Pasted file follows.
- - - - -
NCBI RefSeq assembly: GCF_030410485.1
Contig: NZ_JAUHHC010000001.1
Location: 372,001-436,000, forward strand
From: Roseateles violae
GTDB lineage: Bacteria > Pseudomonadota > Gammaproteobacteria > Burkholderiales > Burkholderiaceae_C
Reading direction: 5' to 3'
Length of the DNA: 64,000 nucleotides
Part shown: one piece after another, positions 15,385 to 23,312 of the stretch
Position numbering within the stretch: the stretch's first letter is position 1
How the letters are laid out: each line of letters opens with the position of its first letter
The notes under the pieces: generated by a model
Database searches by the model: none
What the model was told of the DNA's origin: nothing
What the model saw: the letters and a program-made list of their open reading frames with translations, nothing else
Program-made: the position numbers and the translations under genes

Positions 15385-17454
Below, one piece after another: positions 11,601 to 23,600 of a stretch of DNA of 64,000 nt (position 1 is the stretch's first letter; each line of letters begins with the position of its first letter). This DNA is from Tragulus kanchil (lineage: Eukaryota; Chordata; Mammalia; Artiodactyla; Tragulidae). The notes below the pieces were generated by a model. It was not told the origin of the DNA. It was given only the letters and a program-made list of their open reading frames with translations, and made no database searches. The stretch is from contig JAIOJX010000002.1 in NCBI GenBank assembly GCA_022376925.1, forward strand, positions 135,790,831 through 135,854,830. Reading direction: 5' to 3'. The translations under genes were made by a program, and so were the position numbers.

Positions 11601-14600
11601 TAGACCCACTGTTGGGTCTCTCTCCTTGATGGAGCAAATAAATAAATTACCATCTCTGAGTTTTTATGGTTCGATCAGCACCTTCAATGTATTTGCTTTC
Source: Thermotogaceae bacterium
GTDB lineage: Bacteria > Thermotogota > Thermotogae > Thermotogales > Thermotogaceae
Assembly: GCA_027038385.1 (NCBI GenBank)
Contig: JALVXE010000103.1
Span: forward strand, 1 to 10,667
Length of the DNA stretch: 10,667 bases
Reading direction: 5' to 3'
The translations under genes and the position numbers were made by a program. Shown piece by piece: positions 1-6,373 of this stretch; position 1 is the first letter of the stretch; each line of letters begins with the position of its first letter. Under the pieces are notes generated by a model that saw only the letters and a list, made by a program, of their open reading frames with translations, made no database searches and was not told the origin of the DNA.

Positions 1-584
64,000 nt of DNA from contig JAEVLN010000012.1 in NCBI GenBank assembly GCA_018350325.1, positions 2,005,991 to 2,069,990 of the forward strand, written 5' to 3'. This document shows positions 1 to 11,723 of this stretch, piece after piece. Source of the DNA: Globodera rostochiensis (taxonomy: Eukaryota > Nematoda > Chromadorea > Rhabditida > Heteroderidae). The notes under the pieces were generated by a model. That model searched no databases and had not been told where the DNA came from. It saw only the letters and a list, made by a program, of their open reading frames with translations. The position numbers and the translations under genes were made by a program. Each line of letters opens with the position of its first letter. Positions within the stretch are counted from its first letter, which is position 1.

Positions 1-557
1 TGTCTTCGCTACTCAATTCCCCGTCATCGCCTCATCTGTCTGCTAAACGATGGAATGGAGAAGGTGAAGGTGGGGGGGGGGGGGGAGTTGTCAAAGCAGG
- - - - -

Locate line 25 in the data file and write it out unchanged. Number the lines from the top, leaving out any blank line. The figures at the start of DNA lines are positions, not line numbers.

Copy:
Length of the DNA stretch: 10,667 bases